Square Enix: One of the biggest things that we wanted to do... a lot of the players of the original Dragon Quest VII could not go to the ending. They could not complete the game. We heard a lot of feedback from the fans that they couldn't find the tablets, or that the puzzles were too difficult. So, in terms of puzzle, we kept the essential puzzles, but for the other ones, we've sometimes gone and deleted them or revitalized them, and overall made everything a little bit more compact. And in terms of story, there were untold stories in the original version, so we did add a little bit of that into the main game.
We focused on the functionality... well, not functionality, but the benefits of 3DS, where users are able to pick up and play. We tried to create more of a bite-sized story, where users would be able to pick up and then finish that sequence and move on to the next.
We've also rebalanced the battle system. In the original version of the game, you had four or five vocations, and then there were 54 jobs total within those vocations. We noticed that a lot of users were only using a few of those job, and we felt it was a shame that they weren't able to experience them. So, we realized that we wanted players to be able to change jobs as much as possible so they could experience all the different types of jobs and the special abilities for each. In order to change jobs you need to complete a certain number of battles, so for the remake we decreased that number, meaning that players will be able to change jobs a little bit easier.
There's also that little creature at the very top left corner [of the box art] — that is a new character that was introduced in this title that [character designer Akira] Toriyama created. Part of the feedback we saw following the original game was that players weren't able to find all the tablets [necessary to unlock new areas of the game]. So we created this new character. He's a little spirit, a faerie, and he introduces a beacon that flashes when the players are close to a tablet. So, they'll be able to find it more easily.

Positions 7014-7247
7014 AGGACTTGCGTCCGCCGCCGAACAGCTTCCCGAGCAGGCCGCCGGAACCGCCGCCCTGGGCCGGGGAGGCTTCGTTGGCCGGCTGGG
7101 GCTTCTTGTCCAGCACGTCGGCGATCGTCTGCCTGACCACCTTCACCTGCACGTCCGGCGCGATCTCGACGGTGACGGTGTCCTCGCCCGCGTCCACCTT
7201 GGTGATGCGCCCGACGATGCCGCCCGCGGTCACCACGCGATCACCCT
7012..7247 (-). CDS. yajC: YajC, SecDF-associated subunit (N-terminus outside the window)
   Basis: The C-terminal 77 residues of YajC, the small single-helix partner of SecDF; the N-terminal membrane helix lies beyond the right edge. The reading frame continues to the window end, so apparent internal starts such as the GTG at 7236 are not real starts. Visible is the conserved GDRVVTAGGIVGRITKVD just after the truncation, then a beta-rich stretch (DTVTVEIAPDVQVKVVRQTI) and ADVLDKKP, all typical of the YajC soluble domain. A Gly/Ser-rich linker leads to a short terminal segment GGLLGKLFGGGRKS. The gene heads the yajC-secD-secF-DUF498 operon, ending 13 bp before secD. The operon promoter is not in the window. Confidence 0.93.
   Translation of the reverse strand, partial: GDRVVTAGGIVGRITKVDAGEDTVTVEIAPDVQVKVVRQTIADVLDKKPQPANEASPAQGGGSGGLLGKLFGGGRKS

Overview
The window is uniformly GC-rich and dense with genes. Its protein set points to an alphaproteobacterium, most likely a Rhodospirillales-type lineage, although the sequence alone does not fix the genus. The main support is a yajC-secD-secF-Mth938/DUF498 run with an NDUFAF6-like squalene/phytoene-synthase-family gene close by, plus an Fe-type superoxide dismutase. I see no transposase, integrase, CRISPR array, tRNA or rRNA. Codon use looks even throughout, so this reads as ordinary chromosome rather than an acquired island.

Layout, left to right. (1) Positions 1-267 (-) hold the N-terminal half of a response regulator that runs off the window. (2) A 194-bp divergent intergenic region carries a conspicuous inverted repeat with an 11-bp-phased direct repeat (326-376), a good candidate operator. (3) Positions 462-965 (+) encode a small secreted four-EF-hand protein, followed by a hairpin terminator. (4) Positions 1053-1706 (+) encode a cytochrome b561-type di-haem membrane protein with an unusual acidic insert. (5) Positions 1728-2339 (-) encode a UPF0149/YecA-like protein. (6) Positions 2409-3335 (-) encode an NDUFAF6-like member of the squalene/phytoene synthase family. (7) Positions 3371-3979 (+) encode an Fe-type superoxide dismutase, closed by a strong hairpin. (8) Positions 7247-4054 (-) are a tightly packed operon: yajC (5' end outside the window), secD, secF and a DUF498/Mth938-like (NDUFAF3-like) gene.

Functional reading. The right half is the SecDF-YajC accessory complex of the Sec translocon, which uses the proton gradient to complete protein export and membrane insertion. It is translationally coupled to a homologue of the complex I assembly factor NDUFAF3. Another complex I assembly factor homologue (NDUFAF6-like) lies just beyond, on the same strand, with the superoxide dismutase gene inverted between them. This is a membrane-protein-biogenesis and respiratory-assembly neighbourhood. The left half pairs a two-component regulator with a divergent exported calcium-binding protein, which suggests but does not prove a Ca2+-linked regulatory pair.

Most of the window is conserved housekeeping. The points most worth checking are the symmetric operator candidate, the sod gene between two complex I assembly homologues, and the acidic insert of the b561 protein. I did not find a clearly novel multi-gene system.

USG: It seems like that's always the real challenge of remaking a game that's so well-known, so well-loved — making it more accessible without losing the original character of the game.
Square Enix: Whenever the players think back on the original version, they tend to beautify the game a little bit more in their memory than it really was. So, whenever we create a remake we have to make that perception into a real, actual thing — we have to bring the game to that level. We have to create a game where we want the users to forget all the hardships that they had in the original version, like, oh, I couldn't find the tablet, or I couldn't do this. We have to streamline the experience.
The best compliment that we can receive from the fans, when they play a remake is, "Wow, nothing has changed!" But, in reality, there's a lot of changes that were put into it. Then, we can showcase the very visible changes and then let them know that it's not exactly the same.
USG: So, with remakes of DQVII and VIII and the Monsters games, you've pretty much caught up to the modern era with Dragon Quest remakes. Do you see a future in remaking other games in the series, or do you feel like that aspect of the franchise is pretty much done for the time being?
Square Enix: I think that when there are new consoles or a new market, then we'll definitely consider new remakes.